Ballot-bag problems may slow counting of 8th District votes
Seattle Times staff reporter
U.S. Rep. Dave Reichert padded his narrow lead over Democrat Darcy Burner on Saturday, but questions about a large batch of uncounted absentee ballots will likely prolong the contentious 8th District congressional race.
King County Elections staff said about 100 bags — containing up to 20,000 absentee ballots that had been dropped off at polling sites on Election Day — remain uncounted because of an array of problems caused by the bags' being overstuffed.
Jim Buck, King County's interim elections director, acknowledged that the problems — including broken zippers and unclosed bag seals — could potentially have allowed ballots to be cast after voting ended.
But Buck said the bags had a clear chain of custody until they reached the counting-room floor, and were never outside the control of poll workers. At a county elections canvassing-board meeting on Tuesday, Buck will recommend that the ballots be accepted and opened for verification and processing.
"I think poll workers who take an oath had these under their control all the way through election night," Buck said. "I don't think there is any question that they were timely received."
Because the ballots are uncounted, it was unclear how the votes would affect the closely watched race.
The 8th District, which covers eastern King and Pierce counties, has never sent a Democrat to Congress. Burner hoped to ride the Democrats' national wave to an upset.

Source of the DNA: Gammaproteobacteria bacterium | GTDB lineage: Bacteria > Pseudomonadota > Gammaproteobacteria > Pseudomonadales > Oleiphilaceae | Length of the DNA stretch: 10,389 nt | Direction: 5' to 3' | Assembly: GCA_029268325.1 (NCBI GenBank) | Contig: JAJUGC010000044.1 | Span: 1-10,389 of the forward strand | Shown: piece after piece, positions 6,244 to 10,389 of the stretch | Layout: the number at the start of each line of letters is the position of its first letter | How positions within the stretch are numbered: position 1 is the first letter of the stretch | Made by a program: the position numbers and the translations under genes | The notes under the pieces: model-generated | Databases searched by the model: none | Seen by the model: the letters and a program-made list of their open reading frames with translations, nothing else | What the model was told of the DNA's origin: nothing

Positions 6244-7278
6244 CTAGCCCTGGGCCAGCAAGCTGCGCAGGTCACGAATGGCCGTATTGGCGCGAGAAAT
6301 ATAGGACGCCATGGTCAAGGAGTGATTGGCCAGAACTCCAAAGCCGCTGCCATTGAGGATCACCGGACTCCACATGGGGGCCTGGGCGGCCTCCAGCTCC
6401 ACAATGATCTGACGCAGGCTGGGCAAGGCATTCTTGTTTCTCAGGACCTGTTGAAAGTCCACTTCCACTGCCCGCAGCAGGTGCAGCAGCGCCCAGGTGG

But in votes counted in King County on Saturday, Reichert extended his lead by 419 votes, to 3,514 total votes. It was the first batch of ballots in which Burner has lost in King County. Pierce County, which has heavily favored Reichert, resumes counting on Monday.
Burner, reached at home, was encouraged that there were more votes in King County left to count. "If you were going to have a Democrat win this district ... this would be the way it would play out," she said.
Mike Britt, Reichert's campaign manager, said the GOP would monitor the Tuesday canvassing-board meeting. Republicans have castigated King County elections and claimed that vote-processing gaffes in 2004 cost GOP candidate Dino Rossi the governor's mansion.
But Britt said the Reichert campaign assumed there was a large chunk of ballots left to count in King County, and was confident in victory.
"I'm not going to jump to any conclusions until I hear from them on Tuesday," Britt said.
The troublesome bags are blue, with a handle that allows a red seal to be inserted after poll sites close. They were overstuffed because an unusually large number of absentee ballots were dropped off at polling sites, said Buck, the elections manager.
As a result, some of the bags were too bloated to seal. The zippers on other bags burst like a sausage casing.
Elections staff first mentioned the problem during a canvassing-board meeting on Thursday, saying that in addition to the overstuffed bags, some of the numbered seals had "discrepancies" from their paperwork.
Natasha Jones, a spokeswoman for King County Elections, said that poll workers may have made clerical errors when logging the seal numbers on tracking slips inserted into a sleeve on the bags. She said she did not know how many bags had discrepancies.
Because the bags are unopened, it is unclear how many ballots they contain. Jones said a well-stuffed bag held about 200. If so, the bags would hold about 5 percent of the nearly 384,000 mail-in ballots received thus far.
Buck said voters should not be alarmed by the problems.
"The question is not whether it is a valid ballot, because we will be doing signature verification, but whether it came in on election night," he said. "All these bags came back on election night and were locked up in the cages."
Jonathan Martin: 206-464-2605 or firstname.lastname@example.org
|District 8 vote tally|
|Partial results, as of Saturday night:|
|Darcy Burner (D)||95,195||49.09%|
|Dave Reichert (R)||98,709||50.90%|
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